1. Use high-performance disks as the 15 k SAS or SSD, but are expensive and in the case of SSD only sizes 32/50/64/100 GB
  2. Use the proper RAID type for the performance and not to the size you want as many today make, which often involves using RAID 10 for total performance rather than RAID 50, we would lose into ability but we gain in performance
  3. Buy a storage that works with virtual LUNs, i.e. it allocates the data on the disks as the need for this given and does not need to say the RAID type

What are virtual LUNs?

Let’s not go into technical point since this is much more complex, but we can understand what is this new technology without becoming experts in storage.

Using the Dell arrays as an example, the MD3200i works with LUNs in the normal way we know. You indicate that the disks X the Y form a RAID 0, Z to W RAID 5 and so on. I.e. we map directly to the disks and are dependent on the ability of each individual IO.

Already in the series EqualLogic we can define the size of the LUN without indicate the disks and storage will automatically allocate more data accessed on disks faster (!!!!). You must be thinking it is joke or something like “concept”, but it is not!!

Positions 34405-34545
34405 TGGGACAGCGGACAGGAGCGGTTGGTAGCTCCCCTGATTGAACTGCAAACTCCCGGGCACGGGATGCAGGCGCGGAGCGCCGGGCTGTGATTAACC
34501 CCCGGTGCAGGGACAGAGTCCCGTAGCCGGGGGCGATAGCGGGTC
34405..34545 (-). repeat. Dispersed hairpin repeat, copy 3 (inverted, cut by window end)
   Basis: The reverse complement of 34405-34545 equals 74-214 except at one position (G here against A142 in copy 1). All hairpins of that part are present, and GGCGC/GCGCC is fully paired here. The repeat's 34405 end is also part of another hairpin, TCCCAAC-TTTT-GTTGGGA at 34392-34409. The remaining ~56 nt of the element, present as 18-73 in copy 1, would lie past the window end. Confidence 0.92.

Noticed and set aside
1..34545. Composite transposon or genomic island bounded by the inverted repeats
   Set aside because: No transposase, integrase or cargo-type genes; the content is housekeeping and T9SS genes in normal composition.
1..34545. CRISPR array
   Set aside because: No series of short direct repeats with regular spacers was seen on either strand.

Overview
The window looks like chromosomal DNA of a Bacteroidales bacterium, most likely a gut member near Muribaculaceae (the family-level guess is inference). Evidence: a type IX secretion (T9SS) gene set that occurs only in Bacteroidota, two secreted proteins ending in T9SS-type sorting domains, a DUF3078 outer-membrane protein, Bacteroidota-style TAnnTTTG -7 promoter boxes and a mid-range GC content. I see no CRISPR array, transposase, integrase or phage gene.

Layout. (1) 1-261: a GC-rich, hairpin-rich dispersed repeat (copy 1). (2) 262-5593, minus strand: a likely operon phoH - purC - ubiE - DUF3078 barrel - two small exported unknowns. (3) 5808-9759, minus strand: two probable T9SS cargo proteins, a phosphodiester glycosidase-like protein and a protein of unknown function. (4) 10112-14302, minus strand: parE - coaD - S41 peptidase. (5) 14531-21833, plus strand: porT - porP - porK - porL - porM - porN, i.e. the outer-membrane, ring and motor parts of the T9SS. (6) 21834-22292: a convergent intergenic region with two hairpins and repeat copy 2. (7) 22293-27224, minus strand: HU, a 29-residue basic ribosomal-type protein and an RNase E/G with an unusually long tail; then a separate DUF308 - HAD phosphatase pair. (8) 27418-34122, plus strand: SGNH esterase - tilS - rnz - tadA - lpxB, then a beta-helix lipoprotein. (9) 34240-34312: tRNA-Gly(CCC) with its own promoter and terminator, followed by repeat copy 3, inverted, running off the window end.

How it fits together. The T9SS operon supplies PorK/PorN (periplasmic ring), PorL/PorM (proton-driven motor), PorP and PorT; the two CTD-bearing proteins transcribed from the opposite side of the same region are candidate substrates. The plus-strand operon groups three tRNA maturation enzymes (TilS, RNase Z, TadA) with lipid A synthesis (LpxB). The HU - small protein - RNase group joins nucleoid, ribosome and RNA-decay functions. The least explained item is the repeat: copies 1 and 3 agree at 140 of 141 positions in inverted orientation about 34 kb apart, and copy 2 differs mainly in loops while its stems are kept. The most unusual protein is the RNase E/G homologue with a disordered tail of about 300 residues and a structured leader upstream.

The new arrays sold by Dell, EMC, IBM and others are smart and allow you to mix the disks. For example, can I put in SSD disks storage drawer and one more additional drawer with 24 SAS 15 k disks and not worry if the LUN created is the disks more performance, who will do this job is storage.

And, the more interesting, when the storage “perceive” that certain data (LUN) is more accessible than another it will relocate to faster disks and make the shift of data without performance loss and intervention, since works in background and automatic!!!!

Interesting references

How to calculate IOPS for Exchange 2003 (EXCHG. 65) .aspx

How to calculate IOPS for Exchange 2010

How to calculate IOPS for the SharePoint 2010 and SQL

Utility to measure IOPS for SQL Server (SQLIO)

References of EqualLogic S6000

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Five quick windows command prompt tricks


1.    Send any Command’s Output to the Clipboard

Note: This will work for any command.

How many times have you used the ipconfig command only to copy and paste the output?  You will never have to do that again as you can simply send the output directly to the clipboard.


         ipconfig | clip


 2.    Open Command Prompt From a Folder